McGriff’s train song, “Love Tracks,” could easily pass for a John Hiatt tune, with Wright’s roiling slide guitar sounding a lot like the phrasing of Bonnie Raitt crossed with technique of Lowell George. Tasty. Duffy Bishop’s high harmonies are a plus as well. Wright’s “Two Eyes” sounds like the Eagles’ Glenn Frey in the Desperado period, singing an early Tom Petty song. Melz’ clackety clip-clops seem a bit over the top in attempting to convey galloping horses. But otherwise, this is a true modern Cowboy song with “Coyotes callin’, jet planes fallin’,” and some fine guitar work throughout the song.
“When Your Love Runs Dry,” McGriff’s good-natured send up of the Buddy Holly/Everly Brothers era, is expertly delineated, with appropriate handclaps and Wright’s chortling lead guitar phrases sounding something like the work of Johnny Cougar Mellancamp. Wright’s “Infrared” is a rollicking piece of jangling rock, with a Beatlesesque chorus augmented by a mandolin that sounds like a plucked banjo. A good song. And McGriff’s desolate folk song “This Far” is certainly equal to anything academy award winner Bob Dylan has released in the last 30 years. Glenn Holstrum nicely echoes Al Kooper, with timely Hammond organ fills, as McGriff’s chiming acoustic guitar rhythm sweeps along beneath.
The final track, “Gone To Memphis,” is a pointed song that bemoans the real loss of a lot of talented local musicians (Craig Carothers, Caryl Mack and several others come to mind) to the Memphis pipeline. “Yeah we had quite the nightclub scene/There was a band down here on every block/You could feed your soul for any kind of mood with the blues, jazz folk, country or rock….. So if you come down here sometime next year/And they ask whatever happened to me/Just say I left for Memphis/Tell them I moved to Tennessee” That is an extremely accurate portrayal of the Portland scene in the ‘80s, and what it looks like today.
This is a well-crafted album by a band that knows precisely what it is doing. There are few missteps here. X-Angels present high-quality, Western-flavored material with panache and flair. Their music would seem better suited for Austin or Memphis, or any town that displayed much interest in live music. Portland has become a “festival town.” We love our music festivals and community food fights, but we don’t really support music or the musicians who make it on a daily basis. It’s a cycle that the local music scene has endured before that will doubtless recur again in the future. But currently, that cycle is at its nadir.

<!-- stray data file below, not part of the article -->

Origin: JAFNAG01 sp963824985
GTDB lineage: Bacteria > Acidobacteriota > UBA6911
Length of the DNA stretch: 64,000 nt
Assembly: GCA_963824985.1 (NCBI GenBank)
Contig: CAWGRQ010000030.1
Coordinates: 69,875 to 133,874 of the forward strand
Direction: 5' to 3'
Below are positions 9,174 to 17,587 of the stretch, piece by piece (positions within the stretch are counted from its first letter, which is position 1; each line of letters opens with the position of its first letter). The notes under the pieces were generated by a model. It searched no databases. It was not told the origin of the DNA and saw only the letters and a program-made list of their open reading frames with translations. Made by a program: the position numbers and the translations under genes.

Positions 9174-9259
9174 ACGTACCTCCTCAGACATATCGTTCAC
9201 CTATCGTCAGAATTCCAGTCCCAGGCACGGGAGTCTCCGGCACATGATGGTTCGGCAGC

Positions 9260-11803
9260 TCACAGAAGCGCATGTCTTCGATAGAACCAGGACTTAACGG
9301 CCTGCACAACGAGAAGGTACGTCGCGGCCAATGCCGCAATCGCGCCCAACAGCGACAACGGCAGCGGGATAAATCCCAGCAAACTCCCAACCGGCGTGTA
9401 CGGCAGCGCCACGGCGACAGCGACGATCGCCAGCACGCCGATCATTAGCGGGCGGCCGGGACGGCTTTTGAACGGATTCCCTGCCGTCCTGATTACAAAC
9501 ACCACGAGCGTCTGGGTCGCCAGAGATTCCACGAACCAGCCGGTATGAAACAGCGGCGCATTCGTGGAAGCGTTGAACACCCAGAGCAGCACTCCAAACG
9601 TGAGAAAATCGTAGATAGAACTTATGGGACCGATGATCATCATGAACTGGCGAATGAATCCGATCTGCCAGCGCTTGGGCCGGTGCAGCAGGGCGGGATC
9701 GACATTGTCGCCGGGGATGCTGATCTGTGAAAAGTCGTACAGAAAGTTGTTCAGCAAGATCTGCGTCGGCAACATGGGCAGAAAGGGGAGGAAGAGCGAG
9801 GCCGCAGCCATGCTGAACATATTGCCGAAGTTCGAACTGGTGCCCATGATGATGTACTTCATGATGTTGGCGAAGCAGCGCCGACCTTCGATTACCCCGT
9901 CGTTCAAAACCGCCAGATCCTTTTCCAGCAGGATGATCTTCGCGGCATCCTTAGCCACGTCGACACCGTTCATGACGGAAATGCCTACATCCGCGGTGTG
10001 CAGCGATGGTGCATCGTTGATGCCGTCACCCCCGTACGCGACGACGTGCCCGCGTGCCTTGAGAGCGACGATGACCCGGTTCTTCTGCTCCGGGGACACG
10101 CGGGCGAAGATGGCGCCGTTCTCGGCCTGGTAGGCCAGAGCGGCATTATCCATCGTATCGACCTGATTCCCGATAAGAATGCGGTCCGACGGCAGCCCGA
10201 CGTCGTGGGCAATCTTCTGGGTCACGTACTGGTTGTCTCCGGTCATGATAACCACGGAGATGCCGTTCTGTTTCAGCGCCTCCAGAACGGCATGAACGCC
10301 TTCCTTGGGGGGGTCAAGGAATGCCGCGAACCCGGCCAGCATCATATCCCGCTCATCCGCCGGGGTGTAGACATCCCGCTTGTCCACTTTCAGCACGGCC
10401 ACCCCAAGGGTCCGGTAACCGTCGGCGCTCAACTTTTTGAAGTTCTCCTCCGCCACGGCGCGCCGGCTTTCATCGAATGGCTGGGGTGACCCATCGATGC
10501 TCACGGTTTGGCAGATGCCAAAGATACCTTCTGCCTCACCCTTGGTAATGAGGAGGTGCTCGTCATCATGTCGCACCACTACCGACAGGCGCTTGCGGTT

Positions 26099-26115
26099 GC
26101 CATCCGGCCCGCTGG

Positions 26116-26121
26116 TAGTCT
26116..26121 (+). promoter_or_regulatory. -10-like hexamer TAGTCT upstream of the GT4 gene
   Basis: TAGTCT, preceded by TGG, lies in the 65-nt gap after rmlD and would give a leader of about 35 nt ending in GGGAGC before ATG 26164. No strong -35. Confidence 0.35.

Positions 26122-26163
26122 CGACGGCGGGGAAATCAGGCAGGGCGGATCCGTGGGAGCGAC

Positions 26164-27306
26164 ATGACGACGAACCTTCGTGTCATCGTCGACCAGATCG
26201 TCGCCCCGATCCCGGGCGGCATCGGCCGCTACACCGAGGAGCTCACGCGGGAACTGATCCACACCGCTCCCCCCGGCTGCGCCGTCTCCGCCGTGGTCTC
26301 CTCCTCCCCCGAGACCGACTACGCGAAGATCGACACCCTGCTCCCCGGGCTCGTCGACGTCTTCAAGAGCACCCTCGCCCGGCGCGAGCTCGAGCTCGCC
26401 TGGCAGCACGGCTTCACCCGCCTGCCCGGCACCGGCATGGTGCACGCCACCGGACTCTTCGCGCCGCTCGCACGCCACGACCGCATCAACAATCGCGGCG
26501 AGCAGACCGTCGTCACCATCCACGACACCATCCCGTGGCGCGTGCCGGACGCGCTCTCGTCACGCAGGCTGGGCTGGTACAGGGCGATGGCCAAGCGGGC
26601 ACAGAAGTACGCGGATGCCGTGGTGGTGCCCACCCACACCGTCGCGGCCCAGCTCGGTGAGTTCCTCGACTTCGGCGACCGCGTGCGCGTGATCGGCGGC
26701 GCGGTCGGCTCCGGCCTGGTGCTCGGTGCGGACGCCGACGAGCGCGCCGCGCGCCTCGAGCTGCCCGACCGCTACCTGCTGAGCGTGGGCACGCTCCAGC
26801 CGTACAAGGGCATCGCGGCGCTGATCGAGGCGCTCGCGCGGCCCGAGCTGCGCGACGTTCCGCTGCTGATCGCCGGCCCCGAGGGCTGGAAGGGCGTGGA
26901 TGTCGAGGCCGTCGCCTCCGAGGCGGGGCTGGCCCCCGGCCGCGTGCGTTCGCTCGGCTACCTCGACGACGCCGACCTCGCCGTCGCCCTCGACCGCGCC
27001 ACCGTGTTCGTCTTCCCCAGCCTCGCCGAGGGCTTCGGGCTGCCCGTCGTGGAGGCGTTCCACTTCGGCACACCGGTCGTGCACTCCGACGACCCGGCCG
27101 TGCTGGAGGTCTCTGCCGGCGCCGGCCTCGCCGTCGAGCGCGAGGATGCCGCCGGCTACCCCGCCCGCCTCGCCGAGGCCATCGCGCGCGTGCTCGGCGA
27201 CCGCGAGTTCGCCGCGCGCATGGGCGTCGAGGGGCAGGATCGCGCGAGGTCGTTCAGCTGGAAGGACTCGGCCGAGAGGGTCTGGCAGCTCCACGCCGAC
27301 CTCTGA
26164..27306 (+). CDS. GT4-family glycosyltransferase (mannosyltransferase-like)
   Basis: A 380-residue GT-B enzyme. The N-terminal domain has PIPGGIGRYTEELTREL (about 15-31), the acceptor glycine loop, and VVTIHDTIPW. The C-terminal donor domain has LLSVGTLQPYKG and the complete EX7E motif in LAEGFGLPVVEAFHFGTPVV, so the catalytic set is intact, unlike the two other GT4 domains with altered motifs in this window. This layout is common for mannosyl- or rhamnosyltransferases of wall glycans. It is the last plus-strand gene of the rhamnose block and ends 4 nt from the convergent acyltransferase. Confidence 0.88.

Stephanie Schneiderman, a talented young songstress, has been on the local scene for a few years now, honing her craft as a singer and a songwriter, as well as a performer. Though she did release an acoustic album in 1999, this is her first “produced” album. And it is the production that holds together the various themes and styles explored here.
Stephanie is obviously a good listener, because, from song to song, at one point or another, her music evokes an array of current female artists: including Aimee Mann, Shawn Colvin, Stevie Nicks, Johnatha Brooke, Suzanne Vega, Emmilou Harris, Bonnie Raitt, Alanis Morissette, Sheryl Crow and Rickie Lee Jones, among many others.
But Schneiderman is no singing puppet. Her songs reflect an individual experience and point of view. That she has not yet found a true and complete voice of her own is of little real consequence, for she is in very good company when reflecting her influences. Producer, Martin Feveyear, deserves credit for giving each song a patina and sheen, without cloying tricks.
Despite disparate and diverse arrangements, recorded at different locations, at various times, by a revolving array of musicians, the songs seem musically connected— allowing Stephanie room to create and execute her sonic aspirations. Each song is a tour de force, a compact composition unto itself— often times bearing no stylistic relationship to what precedes or follows.